Hearing Services of Nashville

Woman suffering from ringing in her ears.

Regardless of whether you hear it from time to time or it’s with you all of the time, the ringing of tinnitus can be annoying. Annoying may not be the best word. Makes-you-want-to-bash-your-head-against-the-desk infuriating and downright frustrating may be better. No matter how you choose to describe that sound that you can’t turn off, it’s a problem. So what can be done? How can you prevent that ringing in your ears?

Know Why You Have Tinnitus And Exactly What it is

Start by learning more about the condition that is responsible for the buzzing, ringing, clicking or roaring you hear. It’s estimated as much as 10 percent of the U.S. population experiences tinnitus, which is the medical term for that ringing. But why?

Tinnitus is a symptom of something else, not a condition in and of itself. For many people, that something else is hearing loss. Hearing decline commonly comes with tinnitus as a side effect. Why tinnitus happens when there is a change in a person’s hearing is still unclear. Currently, the theory is that the brain is filling the void by generating noise.

You experience thousands, maybe hundreds of thousands, of sounds each day. There are the noticeable sounds like a motor running or someone shouting, and then there are sounds you don’t even notice. How about the turning of the blades on the ceiling fan or the sound of air blowing into a vent. These kinds of sound are not generally heard because the brain decides you don’t really need to hear them.

It’s “normal” for your brain to hear these sounds, is the point. Now, what happens if you turn half of those sounds off? Confusion takes place in the part of the brain that hears sound. It is possible that the phantom sounds associated with tinnitus are the brain’s way of generating noise for it to interpret because it knows it should be there.

Tinnitus has other possible causes as well. Severe health problems can also be the cause, such as:

  • Head or neck tumors
  • Turbulent blood flow
  • Temporomandibular disorders (TMJ)
  • High blood pressure
  • Poor circulation
  • Meniere’s disease
  • A reaction to medication
  • Acoustic neuroma, a tumor that grows on the cranial nerve
  • Head or neck trauma
  • Atherosclerosis

Any of these things can trigger tinnitus. You may get the ringing even though you hear fine or after an injury or accident. It’s important to get get a hearing exam to find out why you’re experiencing tinnitus before searching for ways to get rid of it.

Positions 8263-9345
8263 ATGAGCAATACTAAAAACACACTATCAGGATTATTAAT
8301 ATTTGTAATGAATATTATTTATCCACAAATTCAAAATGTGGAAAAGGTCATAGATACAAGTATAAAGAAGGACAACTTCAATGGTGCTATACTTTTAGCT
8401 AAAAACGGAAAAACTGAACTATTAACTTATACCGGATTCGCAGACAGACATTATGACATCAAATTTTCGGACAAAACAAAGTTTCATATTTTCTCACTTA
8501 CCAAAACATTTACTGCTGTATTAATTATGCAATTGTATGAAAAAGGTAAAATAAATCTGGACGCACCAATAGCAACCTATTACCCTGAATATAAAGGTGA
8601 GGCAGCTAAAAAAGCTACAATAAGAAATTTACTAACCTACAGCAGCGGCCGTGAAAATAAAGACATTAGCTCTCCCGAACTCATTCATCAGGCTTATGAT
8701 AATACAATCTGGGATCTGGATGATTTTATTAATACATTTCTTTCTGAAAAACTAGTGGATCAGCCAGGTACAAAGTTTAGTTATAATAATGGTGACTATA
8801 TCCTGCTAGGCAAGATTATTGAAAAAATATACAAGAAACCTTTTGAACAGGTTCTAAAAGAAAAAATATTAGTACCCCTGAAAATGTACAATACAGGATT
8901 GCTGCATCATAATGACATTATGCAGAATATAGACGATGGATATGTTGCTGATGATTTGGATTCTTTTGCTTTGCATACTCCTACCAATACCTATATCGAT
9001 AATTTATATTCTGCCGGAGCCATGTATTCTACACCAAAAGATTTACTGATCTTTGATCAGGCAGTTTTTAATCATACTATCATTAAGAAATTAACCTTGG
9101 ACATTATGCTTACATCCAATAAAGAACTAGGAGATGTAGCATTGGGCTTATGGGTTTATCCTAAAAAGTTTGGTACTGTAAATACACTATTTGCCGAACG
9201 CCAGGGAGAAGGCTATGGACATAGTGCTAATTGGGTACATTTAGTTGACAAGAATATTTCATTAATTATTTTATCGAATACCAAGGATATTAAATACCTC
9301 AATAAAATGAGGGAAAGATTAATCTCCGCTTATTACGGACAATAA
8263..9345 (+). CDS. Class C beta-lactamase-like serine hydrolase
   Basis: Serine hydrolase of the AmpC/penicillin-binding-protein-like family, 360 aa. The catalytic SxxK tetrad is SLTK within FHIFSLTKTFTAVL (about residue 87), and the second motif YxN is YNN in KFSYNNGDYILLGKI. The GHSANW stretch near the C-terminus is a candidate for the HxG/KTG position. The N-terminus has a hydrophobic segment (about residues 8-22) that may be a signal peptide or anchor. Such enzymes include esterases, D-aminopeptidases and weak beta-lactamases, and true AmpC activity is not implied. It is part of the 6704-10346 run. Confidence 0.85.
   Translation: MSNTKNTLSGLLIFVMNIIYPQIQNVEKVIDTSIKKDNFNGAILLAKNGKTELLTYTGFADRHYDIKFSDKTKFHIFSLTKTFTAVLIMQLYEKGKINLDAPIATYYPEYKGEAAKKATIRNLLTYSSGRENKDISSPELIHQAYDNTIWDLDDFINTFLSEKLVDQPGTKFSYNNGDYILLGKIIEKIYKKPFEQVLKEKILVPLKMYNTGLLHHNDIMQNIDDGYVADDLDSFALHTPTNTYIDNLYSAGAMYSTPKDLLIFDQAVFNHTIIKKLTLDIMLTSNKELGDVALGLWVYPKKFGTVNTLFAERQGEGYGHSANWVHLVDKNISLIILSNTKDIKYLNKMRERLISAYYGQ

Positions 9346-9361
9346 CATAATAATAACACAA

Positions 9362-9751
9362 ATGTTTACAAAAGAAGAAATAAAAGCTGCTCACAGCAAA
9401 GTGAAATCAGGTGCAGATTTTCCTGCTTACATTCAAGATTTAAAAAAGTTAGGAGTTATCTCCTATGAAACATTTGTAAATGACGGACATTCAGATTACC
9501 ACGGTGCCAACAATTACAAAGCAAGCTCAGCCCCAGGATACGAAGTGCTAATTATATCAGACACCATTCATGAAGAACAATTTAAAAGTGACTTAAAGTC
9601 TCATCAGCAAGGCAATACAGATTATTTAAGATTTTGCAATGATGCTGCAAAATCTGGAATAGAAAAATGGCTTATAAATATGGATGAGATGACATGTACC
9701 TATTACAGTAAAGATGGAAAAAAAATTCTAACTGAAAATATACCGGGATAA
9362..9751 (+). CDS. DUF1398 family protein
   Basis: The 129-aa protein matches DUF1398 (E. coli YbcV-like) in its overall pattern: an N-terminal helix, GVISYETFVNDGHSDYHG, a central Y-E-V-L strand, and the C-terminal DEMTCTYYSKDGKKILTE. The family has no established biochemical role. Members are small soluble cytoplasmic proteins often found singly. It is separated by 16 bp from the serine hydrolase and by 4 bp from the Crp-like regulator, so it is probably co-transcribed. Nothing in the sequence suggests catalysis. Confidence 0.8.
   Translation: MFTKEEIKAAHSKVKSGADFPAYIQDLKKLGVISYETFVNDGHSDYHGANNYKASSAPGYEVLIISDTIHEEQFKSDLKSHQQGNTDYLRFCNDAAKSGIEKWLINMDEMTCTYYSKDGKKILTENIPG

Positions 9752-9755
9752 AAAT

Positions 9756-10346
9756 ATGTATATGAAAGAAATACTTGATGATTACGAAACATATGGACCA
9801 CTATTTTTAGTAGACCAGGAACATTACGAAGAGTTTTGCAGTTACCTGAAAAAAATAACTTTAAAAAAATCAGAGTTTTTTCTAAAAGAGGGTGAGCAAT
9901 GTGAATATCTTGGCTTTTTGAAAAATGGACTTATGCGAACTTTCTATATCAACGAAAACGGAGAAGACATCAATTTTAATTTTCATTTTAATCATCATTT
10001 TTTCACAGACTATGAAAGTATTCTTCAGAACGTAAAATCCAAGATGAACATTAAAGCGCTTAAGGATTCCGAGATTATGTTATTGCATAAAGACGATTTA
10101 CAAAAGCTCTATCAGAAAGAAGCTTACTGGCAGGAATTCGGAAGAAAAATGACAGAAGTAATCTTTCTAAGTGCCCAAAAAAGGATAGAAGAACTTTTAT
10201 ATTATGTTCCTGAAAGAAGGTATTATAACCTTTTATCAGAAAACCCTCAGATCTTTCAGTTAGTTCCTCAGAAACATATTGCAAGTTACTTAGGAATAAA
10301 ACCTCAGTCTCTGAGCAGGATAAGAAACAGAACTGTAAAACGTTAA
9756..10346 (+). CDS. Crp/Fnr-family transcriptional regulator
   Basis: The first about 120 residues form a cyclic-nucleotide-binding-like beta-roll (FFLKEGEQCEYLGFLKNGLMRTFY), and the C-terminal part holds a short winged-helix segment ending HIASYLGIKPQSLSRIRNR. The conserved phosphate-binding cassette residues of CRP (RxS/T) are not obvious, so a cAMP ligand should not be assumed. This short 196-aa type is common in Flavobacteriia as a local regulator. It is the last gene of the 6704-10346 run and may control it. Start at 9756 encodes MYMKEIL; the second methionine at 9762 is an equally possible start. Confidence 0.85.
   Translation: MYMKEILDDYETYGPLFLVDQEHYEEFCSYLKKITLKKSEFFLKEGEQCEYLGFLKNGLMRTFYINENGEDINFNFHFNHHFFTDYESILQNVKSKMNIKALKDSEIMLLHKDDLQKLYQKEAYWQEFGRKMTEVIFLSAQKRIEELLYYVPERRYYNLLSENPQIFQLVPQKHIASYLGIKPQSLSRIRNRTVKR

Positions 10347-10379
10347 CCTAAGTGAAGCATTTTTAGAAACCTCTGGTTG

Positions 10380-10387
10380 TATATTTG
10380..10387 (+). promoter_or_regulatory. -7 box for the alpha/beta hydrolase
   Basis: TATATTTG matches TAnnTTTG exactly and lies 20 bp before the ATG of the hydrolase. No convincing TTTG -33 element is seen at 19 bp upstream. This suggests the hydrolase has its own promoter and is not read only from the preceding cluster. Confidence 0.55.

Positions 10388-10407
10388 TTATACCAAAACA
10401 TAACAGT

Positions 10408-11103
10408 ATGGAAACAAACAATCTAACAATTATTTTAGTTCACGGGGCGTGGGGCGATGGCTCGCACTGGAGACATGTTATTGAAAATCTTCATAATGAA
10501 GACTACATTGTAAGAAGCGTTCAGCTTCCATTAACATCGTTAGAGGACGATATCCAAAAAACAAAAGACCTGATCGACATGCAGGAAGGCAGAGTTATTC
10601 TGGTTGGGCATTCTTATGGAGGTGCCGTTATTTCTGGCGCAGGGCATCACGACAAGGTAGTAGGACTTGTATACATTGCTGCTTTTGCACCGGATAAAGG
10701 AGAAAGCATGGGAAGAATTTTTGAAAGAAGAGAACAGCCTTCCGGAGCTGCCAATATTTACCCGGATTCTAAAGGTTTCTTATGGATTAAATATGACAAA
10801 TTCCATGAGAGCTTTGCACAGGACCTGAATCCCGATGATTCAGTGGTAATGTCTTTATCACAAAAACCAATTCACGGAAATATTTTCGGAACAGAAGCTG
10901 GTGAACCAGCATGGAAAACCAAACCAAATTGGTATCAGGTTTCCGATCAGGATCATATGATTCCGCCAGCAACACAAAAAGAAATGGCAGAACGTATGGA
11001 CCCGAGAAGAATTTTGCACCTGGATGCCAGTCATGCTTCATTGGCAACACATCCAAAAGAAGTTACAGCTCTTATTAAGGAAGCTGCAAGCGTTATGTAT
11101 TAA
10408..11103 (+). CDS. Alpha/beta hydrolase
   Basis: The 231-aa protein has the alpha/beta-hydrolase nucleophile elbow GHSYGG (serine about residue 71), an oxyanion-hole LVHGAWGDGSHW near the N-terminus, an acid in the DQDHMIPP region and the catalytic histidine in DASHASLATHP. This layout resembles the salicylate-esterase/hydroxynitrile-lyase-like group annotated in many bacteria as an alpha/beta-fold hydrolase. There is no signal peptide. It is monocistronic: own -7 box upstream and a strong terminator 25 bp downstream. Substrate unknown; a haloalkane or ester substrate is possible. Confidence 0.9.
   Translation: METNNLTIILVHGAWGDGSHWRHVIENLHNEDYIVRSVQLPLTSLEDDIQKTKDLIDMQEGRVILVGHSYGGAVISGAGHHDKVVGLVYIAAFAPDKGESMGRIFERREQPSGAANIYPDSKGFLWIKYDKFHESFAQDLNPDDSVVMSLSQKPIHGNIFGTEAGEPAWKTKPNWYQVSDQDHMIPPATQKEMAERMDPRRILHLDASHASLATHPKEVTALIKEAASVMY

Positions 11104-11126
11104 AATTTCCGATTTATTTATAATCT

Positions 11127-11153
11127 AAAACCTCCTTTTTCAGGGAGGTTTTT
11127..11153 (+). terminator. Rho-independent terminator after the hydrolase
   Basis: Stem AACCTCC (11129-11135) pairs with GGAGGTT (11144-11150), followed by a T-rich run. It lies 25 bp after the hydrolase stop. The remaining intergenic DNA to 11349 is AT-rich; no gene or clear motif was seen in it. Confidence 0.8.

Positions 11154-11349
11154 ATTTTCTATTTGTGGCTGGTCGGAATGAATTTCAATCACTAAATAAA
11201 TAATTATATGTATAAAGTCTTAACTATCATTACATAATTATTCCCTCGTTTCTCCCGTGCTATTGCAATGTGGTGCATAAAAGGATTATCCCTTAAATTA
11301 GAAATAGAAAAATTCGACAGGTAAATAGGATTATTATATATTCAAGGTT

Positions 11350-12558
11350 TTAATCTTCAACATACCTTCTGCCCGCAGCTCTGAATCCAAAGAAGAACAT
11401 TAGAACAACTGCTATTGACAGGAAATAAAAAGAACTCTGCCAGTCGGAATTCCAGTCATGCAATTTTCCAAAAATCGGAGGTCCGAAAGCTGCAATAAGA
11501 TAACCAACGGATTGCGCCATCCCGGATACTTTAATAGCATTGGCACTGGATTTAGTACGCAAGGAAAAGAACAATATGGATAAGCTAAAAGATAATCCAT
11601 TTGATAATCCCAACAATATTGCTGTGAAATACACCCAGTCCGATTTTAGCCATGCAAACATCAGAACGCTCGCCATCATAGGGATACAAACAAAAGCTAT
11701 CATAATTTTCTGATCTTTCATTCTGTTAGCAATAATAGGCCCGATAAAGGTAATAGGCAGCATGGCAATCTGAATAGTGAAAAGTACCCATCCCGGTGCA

Can Anything be Done About Tinnitus?

When you discover why you have it, you can figure out what to do about it. The only thing that helps, sometimes, is to give the brain what it wants. If the lack of sound is causing your tinnitus, you need to create some. Something as basic as a fan running in the background may generate enough noise to switch off the ringing, it doesn’t need to be much.

Technology such as a white noise generator is made just for this purpose. They simulate calming natural sounds like falling rain or ocean waves. You can hear the sound as you sleep if you get one with pillow speakers.

Investing in hearing aids is also a good option. With quality hearing aids, you are turning up the volume of the sounds the brain is listening for like the AC running. The brain doesn’t need to generate phantom noises because hearing aids normalize your hearing.

For most people, the solution is a combination of tricks. For example, you might use a white noise generator at night and hearing aids during the day.

If the tinnitus is more severe and soft sounds don’t work there are also medications available. Certain antidepressants can silence this noise, for example, Xanax.

Lifestyle Changes to Handle Your Tinnitus

Changing your lifestyle a little bit will help too. Figuring out if there are triggers is a good place to start. Keep a diary and make a note of what’s happening when the tinnitus starts. Be specific:

  • What did you just eat?
  • Did you just drink a cup of coffee or soda?
  • Is there a specific noise that is triggering it?
  • Are you drinking alcohol or smoking a cigarette?
  • Did you just take medication even over-the-counter products like Tylenol?

You will begin to notice the patterns that trigger the ringing if you record the information very precisely. Meditation, exercise, and biofeedback can help you avoid stress which can also be responsible.

An Ounce of Prevention

Take the appropriate steps to prevent tinnitus from the start. Protect your hearing as much as possible by:

  • Wearing ear protection when around loud noises
  • Not wearing earbuds or headphones when listening to music
  • Turning down the volume on everything
  • Taking care of your cardiovascular system

Eat right, exercise, and if you have high blood pressure, take your medication. Finally, schedule a hearing exam to rule out treatable issues that increase your risk of hearing loss and the tinnitus that comes with it.

The site information is for educational and informational purposes only and does not constitute medical advice. To receive personalized advice or treatment, schedule an appointment.
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